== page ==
Uncertainty assessment for short-term flood forecasts in Central Vietnam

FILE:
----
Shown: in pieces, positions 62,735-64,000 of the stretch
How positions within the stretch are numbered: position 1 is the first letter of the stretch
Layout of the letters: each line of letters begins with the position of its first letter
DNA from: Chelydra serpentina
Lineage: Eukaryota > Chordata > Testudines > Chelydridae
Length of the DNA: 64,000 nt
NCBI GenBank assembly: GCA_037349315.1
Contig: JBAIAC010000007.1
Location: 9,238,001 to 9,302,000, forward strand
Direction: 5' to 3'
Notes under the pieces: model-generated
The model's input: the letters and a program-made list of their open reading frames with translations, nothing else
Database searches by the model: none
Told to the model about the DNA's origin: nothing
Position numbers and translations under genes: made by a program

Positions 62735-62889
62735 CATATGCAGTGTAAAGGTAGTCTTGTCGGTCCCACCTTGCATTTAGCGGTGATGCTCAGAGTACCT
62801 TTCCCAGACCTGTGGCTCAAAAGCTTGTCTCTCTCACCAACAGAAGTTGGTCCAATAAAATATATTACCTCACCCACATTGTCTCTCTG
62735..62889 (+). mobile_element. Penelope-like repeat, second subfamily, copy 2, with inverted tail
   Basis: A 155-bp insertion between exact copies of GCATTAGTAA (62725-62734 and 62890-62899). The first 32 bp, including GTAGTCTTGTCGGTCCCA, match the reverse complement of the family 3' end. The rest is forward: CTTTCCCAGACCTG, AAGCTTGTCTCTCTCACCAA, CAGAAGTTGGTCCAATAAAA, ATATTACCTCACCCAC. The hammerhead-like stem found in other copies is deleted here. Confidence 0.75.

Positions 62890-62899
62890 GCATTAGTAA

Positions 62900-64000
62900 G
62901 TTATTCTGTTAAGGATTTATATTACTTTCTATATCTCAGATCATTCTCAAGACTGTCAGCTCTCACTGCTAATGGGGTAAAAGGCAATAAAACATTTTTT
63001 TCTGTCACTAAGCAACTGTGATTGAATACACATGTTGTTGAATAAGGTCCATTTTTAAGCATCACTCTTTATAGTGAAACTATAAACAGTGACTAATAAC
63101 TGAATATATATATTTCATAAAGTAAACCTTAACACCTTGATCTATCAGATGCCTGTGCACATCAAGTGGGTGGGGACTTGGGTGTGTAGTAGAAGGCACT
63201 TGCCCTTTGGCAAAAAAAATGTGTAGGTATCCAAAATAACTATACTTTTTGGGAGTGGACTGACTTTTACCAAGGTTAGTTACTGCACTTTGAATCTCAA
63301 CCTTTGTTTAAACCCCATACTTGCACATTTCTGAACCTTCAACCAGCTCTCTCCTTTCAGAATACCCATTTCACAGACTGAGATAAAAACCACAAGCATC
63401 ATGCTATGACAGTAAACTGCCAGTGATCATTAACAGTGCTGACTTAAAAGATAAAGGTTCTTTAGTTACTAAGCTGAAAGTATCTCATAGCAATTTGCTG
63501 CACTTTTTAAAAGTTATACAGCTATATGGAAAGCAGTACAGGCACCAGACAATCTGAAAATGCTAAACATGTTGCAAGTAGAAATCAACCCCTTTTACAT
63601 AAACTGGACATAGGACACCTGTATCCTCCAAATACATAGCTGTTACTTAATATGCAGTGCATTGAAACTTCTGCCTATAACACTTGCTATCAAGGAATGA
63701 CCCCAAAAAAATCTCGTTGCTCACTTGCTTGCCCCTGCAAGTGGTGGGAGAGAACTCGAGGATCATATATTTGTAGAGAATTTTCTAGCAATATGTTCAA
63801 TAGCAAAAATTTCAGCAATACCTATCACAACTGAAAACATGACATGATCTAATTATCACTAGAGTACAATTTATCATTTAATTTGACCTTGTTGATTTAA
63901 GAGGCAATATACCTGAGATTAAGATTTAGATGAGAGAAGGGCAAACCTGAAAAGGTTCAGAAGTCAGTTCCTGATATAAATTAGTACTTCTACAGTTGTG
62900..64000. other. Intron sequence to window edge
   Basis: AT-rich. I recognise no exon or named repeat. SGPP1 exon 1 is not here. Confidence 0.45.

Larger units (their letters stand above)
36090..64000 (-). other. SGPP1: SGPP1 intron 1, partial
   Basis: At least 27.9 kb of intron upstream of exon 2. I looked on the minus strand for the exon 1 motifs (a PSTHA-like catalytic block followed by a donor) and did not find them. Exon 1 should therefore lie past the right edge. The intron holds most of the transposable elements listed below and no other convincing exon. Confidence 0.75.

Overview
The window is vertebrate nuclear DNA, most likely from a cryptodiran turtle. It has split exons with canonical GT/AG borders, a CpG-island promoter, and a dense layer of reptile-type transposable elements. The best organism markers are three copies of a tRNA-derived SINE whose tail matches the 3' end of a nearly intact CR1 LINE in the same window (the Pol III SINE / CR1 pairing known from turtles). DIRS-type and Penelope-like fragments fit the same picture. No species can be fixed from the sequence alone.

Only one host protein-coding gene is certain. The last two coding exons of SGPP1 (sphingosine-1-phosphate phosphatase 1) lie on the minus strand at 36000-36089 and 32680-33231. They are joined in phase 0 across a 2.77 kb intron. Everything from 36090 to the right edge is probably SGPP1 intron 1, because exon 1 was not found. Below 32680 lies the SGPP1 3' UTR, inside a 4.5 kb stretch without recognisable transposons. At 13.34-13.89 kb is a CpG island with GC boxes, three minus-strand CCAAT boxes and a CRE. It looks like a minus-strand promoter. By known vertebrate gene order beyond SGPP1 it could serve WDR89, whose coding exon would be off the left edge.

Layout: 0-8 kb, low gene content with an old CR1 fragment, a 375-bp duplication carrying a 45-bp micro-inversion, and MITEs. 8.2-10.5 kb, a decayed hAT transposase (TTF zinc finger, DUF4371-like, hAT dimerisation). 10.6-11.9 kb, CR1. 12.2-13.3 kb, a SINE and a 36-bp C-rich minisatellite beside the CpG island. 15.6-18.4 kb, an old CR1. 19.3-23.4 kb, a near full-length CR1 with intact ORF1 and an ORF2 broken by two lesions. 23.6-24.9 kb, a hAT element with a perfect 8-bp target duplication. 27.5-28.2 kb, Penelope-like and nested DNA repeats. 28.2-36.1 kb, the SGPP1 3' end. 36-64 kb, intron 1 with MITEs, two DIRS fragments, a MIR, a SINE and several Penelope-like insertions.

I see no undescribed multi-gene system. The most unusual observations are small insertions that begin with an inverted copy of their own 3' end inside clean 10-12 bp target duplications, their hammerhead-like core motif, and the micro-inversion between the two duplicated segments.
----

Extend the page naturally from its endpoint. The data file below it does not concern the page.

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1 River Basin Management VI 117 Uncertainty assessment for short-term flood forecasts in Central Vietnam D. H. Nam, K. Udo & A. Mano Disaster Control Research Center, Tohoku University, Japan Abstract Accurate flood forecasts with greater lead-times are very important in development of flood mitigation measures, especially in short response catchments. The flood forecasts based on numerical weather prediction (NWP) and runoff models have demonstrated its breakthrough to extend the forecast lead-time over traditional flood forecast methods, for instance, those are based on rainfall information from rain-gages. However, given the imperfectness either in the specification of initial states or in the formulation of NWP models, rainfall prediction for example, the driving factor for flood forecast, has been recognised as a major source of uncertainty in the generation of river flow. This paper presents the uncertainty assessment for a short-term flood forecast model that is coupled by the short-range global NWP model,.5 degree spatial resolution, with the distributed rainfall runoff model, for a large sized basin (Thu Bon River, 3,15km 2 ) located in Central Vietnam. To reduce uncertainty of runoff forecasts by means of increasing the rainfall prediction skill, first the model output statistic technique has been employed to downscale the large scale prediction forecasts directly derived from the NWP model output to the basin scale by using the artificial neural network with the back-propagation method. Skill scores of the downscaled precipitation are investigated with increasing lead-time and compared to those obtained using the large scale precipitation forecasts. Uncertainties of runoff prediction are assessed by quantifying the relative error of forecasts and estimates of confidence interval for the mean error. Results show that larger uncertainties along with the forecast lead-times are observed; however, the model is able to predict reliable river flows with lead-time of the order of 6-18 hours. This demonstrates great benefits in flood forecasting practices for many developing countries where ground weather observation is scarce and access to high resolution NWP models is limited. Keywords: numerical weather prediction, flood forecast, uncertainty. doi:1.2495/rm11111